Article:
Bonamici's election was celebrated by members of EMILY's List, the nation's largest resource for women in politics. The political action group has provided funding and help to three women who were victorious in their special elections.

'From day one, EMILY's List has stood with Suzanne and we could not be prouder of the race she ran or her victory tonight,' said Stephanie Schriock, president of EMILY's List.

It was with early contributions from EMILY's List that Bonamici was able to pull ahead of her rivals in a competitive Democratic primary season last year. Television advertising helped set Bonamici apart from her Democratic opponents State Labor Commissioner Brad Avakian and State Rep. Brad Witt.

And during the general election, Bonamici's campaign was aided by national democratic political groups, who spent at least $1.3 million to bolster the roughly $1 million bankroll her campaign raised.

Little national interest in Cornilles campaign

Cornilles had trouble raising national money. While his campaign also raised roughly $1 million, he didn't manage to pull significant support from the national Republican congressional campaigns.

In his concession speech, Cornilles highlighted his frustration with reports in the media, touted by his political opponents, that scrutinized his company's history of 'job creation.'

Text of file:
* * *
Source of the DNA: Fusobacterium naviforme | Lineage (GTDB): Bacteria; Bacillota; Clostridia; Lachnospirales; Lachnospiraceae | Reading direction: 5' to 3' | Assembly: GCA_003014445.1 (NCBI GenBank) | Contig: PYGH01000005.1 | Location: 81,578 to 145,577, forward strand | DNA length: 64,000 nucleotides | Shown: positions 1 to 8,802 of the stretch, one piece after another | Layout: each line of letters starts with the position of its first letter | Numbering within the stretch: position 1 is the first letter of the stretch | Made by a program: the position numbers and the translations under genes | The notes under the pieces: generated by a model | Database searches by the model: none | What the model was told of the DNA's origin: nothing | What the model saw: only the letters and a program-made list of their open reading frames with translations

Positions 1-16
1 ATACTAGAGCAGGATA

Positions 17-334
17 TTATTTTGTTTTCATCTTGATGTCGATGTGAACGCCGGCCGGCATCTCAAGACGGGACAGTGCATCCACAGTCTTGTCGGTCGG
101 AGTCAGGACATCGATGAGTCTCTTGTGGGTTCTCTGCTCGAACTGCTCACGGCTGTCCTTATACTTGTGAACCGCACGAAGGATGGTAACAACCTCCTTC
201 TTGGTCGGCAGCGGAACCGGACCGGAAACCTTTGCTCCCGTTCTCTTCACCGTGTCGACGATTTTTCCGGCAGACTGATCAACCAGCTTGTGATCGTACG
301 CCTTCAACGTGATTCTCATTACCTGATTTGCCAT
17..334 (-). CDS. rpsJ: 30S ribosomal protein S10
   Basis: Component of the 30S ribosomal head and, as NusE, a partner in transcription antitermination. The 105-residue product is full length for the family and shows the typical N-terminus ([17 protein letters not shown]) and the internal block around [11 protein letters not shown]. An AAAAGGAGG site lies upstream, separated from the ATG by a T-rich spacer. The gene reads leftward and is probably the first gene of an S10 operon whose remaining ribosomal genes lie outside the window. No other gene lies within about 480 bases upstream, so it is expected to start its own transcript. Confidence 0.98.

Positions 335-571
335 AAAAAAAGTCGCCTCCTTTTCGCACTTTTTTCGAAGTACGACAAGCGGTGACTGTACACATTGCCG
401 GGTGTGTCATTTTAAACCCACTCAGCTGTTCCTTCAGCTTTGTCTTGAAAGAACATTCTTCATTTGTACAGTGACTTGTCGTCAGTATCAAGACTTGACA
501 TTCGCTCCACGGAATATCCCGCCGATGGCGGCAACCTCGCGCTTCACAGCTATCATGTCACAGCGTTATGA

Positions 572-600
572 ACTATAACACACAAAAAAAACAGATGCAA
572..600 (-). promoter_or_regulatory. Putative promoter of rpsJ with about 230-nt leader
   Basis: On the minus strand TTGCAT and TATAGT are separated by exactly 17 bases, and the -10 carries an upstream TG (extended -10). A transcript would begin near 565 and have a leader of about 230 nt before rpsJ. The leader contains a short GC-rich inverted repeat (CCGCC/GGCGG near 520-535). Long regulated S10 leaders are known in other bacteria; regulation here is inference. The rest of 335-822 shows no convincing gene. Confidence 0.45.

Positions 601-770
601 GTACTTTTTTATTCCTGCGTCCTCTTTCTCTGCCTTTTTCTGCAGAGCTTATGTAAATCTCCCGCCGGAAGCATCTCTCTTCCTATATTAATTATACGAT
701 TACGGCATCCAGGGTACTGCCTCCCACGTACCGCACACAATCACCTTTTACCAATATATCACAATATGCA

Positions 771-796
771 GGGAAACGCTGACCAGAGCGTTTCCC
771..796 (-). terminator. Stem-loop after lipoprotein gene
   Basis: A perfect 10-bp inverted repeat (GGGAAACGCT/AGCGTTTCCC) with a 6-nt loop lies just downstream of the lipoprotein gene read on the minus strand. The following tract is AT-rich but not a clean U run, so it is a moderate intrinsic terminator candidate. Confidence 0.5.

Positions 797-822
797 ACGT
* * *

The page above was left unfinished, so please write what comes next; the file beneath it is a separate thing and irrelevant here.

'Perhaps the biggest disappointment is that those who opposed me found it necessary to try and undo all the good that small businesses like mine accomplish in our state,' Cornilles said.

Cornilles spent the last half year in the crosshairs of the Democratic Party of Oregon and national groups like Planned Parenthood, who underlined his pro-life stance and tried to paint him as a 'Tea Party' Republican.

Those efforts may have worked, as Cornilles' results indicate he didn't manage to draw crossover votes in the district, where Democrats hold a 15,000 vote advantage over Republicans.

Bonamici carried all counties in the 1st Congressional District but Yamhill County, where Cornilles, earned 12,492 votes to Bonamici's 10,670. But in the two most populous counties in the district, Bonamici took a commanding share of the vote. In Washington County, Bonamici earned 68,031 votes, 13,681 more than Cornilles. In Multnomah County, Bonamici earned 20,692, nearly four times Cornilles' total.

Democratic stronghold?

Democrats saw a surge of registrations during the lead up to the 2008 election of Barack Obama. Since then, it's become more and more difficult for Republican candidates to win high-profile elections in the state.

Redistricting, overseen last year by Bonamici and Hillsboro Republican Shawn Lindsay, will reduce the Democratic advantage slightly, but isn't expected to make the district significantly more competitive.